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Catholic 7 basketball schools in talks with Fox about TV deal

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Georgetown is one of seven Big East catholic schools breaking away to form their own conference.

Representatives from Fox television and the seven Catholic basketball schools that broke away from the Big East are meeting in New York City today, according to multiple sources. This is considered the first formal meeting toward brokering a television contract, although one is not expect imminently.

Fox has been considered the leader to televise the new league for weeks. But considering that the league lacks a commissioner and a set lineup of schools, it's unlikely a deal will be announced soon.

Fox sent Larry Jones, its COO of Fox sports, and a legal representative to the meeting. The Catholic Seven -- which officials are starting to call the Basketball Seven, made up of DePaul, Georgetown, Marquette, Providence, Seton Hall, St. John's and Villanova -- will be represented by consultant Neal Pilson and Joe Leccese, co-head of the Sports Law Group at the law firm Proskauer Rose. (There will be no presidents from the seven schools present at the meeting.)

Fox is hoping to use the league's basketball content as a building block of its new sports network, expected to debut this fall. The network has not yet been announced, but its existence is talked about openly in television circles.

The Basketball Seven are thought to be seeking a 12-year deal. The amount that the schools will receive is still under negotiation, but it's believed to be in the neighborhood of $3 million per school. The league is still expected to grow to 12 teams, although the possibility has been discussed that the league could start at 10 schools and grow into a 12-team league.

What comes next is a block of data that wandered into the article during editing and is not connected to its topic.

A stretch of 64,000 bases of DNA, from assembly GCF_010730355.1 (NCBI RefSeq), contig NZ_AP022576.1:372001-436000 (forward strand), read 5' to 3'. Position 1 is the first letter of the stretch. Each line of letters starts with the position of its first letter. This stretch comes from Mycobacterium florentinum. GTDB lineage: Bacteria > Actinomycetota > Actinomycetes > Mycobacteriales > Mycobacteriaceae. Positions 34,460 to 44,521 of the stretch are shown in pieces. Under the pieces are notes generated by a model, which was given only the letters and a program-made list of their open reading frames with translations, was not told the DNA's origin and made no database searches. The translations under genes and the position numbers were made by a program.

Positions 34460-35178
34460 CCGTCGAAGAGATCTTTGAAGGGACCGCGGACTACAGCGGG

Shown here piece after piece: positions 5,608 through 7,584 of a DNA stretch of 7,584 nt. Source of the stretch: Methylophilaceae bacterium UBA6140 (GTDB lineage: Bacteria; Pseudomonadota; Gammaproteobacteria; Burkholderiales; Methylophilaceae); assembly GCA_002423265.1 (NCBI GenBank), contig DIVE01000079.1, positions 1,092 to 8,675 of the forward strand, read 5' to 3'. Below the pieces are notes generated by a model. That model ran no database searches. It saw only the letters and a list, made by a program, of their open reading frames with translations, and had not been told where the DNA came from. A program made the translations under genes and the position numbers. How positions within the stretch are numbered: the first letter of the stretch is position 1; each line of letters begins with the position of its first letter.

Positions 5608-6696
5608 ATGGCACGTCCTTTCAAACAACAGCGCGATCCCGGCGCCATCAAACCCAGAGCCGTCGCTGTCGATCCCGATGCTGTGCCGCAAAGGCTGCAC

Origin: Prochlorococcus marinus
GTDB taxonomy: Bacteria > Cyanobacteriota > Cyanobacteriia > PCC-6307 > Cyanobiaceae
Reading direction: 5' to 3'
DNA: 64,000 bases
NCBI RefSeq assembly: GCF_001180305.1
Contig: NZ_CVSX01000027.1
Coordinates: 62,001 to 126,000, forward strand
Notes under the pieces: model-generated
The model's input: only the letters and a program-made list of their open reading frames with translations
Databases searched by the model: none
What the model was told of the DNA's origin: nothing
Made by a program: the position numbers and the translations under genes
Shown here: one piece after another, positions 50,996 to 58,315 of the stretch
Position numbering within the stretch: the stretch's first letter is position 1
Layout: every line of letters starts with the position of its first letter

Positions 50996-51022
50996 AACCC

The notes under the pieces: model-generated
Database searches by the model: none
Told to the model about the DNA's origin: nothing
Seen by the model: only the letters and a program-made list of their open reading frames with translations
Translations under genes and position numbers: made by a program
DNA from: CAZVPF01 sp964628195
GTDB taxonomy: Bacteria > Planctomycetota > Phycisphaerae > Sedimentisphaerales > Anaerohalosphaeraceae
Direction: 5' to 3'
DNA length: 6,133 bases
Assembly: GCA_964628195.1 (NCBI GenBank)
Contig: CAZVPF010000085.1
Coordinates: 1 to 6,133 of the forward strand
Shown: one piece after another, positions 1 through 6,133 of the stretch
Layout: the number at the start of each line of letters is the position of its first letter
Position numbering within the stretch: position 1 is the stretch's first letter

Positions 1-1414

The heavy favorites to join the seven are Butler and Xavier. Creighton and Dayton are also considered strong candidates. Saint Louis has been discussed for the final spot. Sources say that talk about VCU for that spot has intensified the past few weeks, although it's not clear how strongly VCU is being considered.

VCU does not fit the template of private and religious schools. But there's been discussion that it could be foolish to ignore VCU's basketball success for the past decade, modern facilities and rabid fan base. VCU brings more recent basketball success than half of the Basketball Seven and is of the same caliber of Xavier and Bulter in the past decade.

Now that the Basketball Seven have retained a lawyer and consultant, the biggest question in athletic circles will be when the league will start play. There's a chance that the league could start play for the 2013-14 season. A big part of that will be how the Basketball Seven handle their departure from the Big East. A key factor is that the Big East does not have a television contract for basketball next season. If Fox is launching a new network this fall, they would likely be eager to have the original content provided by the Basketball Seven.

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